International Journal of Epidemiology 02/2014; 43(1):69-77. · 6.98 Impact Factor
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    Eun Shil Cha, Young-Ho Khang, Won Jin Lee
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    ABSTRACT: Pesticide poisoning has been recognized as an important public health issue around the world. The objectives of this study were to report nationally representative figures on mortality from and the incidence of pesticide poisoning in South Korea and to describe their epidemiologic characteristics. We calculated the age-standardized rates of mortality from and the incidence of pesticide poisoning in South Korea by gender and region from 2006 through 2010 using registered death data obtained from Statistics Korea and national healthcare utilization data obtained from the National Health Insurance Review and Assessment Service of South Korea. During the study period of 2006 through 2010, a total of 16,161 deaths and 45,291 patients related to pesticide poisoning were identified, marking respective mortality and incidence rates of 5.35 and 15.37 per 100,000 population. Intentional self-poisoning was identified as the major cause of death due to pesticides (85.9%) and accounted for 20.8% of all recorded suicides. The rates of mortality due to and incidence of pesticide poisoning were higher in rural than in urban areas, and this rural-urban discrepancy was more pronounced for mortality than for incidence. Both the rate of mortality due to pesticide poisoning and its incidence rate increased with age and were higher among men than women. This study provides the magnitude and epidemiologic characteristics for mortality from and the incidence of pesticide poisoning at the national level, and strongly suggests the need for further efforts to prevent pesticide self-poisonings, especially in rural areas in South Korea.
    PLoS ONE 01/2014; 9(4):e95299. · 3.53 Impact Factor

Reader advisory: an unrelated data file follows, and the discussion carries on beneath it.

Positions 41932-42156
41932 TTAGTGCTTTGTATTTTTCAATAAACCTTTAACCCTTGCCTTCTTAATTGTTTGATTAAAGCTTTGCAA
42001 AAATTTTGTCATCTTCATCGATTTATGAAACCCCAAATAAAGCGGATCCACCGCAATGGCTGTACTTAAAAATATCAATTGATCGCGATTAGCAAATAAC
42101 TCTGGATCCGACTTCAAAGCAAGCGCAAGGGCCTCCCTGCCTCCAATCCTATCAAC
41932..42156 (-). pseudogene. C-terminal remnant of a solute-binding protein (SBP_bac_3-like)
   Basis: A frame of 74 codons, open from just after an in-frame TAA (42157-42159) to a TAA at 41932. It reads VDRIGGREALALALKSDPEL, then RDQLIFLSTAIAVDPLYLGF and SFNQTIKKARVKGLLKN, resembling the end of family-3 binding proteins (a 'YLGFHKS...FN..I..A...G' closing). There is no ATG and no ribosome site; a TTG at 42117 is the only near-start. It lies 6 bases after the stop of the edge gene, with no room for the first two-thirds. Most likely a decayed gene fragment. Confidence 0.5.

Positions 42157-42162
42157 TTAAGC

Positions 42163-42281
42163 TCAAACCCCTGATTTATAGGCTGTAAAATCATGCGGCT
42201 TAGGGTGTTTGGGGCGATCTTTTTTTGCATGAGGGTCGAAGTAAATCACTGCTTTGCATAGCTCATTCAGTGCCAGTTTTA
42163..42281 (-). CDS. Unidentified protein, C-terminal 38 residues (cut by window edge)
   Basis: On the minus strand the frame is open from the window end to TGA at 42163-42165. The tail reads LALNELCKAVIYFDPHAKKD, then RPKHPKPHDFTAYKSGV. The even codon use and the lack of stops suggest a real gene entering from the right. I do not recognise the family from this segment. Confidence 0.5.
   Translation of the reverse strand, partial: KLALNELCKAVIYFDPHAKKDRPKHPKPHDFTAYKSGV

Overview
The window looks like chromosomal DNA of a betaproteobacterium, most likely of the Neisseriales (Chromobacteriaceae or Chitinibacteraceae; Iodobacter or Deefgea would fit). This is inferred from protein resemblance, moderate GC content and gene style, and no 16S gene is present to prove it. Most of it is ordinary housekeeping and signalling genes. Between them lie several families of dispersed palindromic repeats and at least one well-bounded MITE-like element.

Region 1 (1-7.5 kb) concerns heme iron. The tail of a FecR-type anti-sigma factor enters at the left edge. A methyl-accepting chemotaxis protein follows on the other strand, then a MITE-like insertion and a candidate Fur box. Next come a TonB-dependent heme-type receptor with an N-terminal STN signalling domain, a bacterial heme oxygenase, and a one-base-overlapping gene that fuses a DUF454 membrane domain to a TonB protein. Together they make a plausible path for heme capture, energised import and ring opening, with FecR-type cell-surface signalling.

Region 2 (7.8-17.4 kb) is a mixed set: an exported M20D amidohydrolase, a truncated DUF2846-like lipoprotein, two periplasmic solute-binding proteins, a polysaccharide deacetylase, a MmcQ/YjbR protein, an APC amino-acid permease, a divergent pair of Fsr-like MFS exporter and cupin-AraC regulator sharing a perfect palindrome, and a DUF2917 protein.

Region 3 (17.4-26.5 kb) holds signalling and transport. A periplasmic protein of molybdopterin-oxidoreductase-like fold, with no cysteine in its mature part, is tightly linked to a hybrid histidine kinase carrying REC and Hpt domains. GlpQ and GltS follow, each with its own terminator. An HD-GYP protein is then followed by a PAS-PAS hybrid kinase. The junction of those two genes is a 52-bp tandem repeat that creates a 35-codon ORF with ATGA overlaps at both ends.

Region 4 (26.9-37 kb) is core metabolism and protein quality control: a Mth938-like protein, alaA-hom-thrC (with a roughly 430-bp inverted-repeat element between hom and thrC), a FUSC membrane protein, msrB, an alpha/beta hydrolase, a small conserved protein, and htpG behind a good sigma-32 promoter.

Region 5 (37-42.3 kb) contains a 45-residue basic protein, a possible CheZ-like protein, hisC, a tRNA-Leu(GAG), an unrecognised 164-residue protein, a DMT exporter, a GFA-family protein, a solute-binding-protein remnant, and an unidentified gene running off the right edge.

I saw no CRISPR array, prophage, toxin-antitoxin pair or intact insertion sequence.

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    ABSTRACT: Remarkable financial and political efforts have been focused on the reduction of child mortality during the past few decades. Timely measurements of levels and trends in under-5 mortality are important to assess progress towards the Millennium Development Goal 4 (MDG 4) target of reduction of child mortality by two thirds from 1990 to 2015, and to identify models of success. We generated updated estimates of child mortality in early neonatal (age 0?6 days), late neonatal (7?28 days), postneonatal (29?364 days), childhood (1?4 years), and under-5 (0?4 years) age groups for 188 countries from 1970 to 2013, with more than 29?000 survey, census, vital registration, and sample registration datapoints. We used Gaussian process regression with adjustments for bias and non-sampling error to synthesise the data for under-5 mortality for each country, and a separate model to estimate mortality for more detailed age groups. We used explanatory mixed effects regression models to assess the association between under-5 mortality and income per person, maternal education, HIV child death rates, secular shifts, and other factors. To quantify the contribution of these different factors and birth numbers to the change in numbers of deaths in under-5 age groups from 1990 to 2013, we used Shapley decomposition. We used estimated rates of change between 2000 and 2013 to construct under-5 mortality rate scenarios out to 2030. We estimated that 6∑3 million (95% UI 6∑0?6∑6) children under-5 died in 2013, a 64% reduction from 17∑6 million (17∑1?18∑1) in 1970. In 2013, child mortality rates ranged from 152∑5 per 1000 livebirths (130∑6?177∑4) in Guinea-Bissau to 2∑3 (1∑8?2∑9) per 1000 in Singapore. The annualised rates of change from 1990 to 2013 ranged from ?6∑8% to 0∑1%. 99 of 188 countries, including 43 of 48 countries in sub-Saharan Africa, had faster decreases in child mortality during 2000?13 than during 1990?2000. In 2013, neonatal deaths accounted for 41∑6% of under-5 deaths compared with 37∑4% in 1990. Compared with 1990, in 2013, rising numbers of births, especially in sub-Saharan Africa, led to 1∑4 million more child deaths, and rising income per person and maternal education led to 0∑9 million and 2∑2 million fewer deaths, respectively. Changes in secular trends led to 4∑2 million fewer deaths. Unexplained factors accounted for only ?1% of the change in child deaths. In 30 developing countries, decreases since 2000 have been faster than predicted attributable to income, education, and secular shift alone. Only 27 developing countries are expected to achieve MDG 4. Decreases since 2000 in under-5 mortality rates are accelerating in many developing countries, especially in sub-Saharan Africa. The Millennium Declaration and increased development assistance for health might have been a factor in faster decreases in some developing countries. Without further accelerated progress, many countries in west and central Africa will still have high levels of under-5 mortality in 2030. Bill & Melinda Gates Foundation, US Agency for International Development.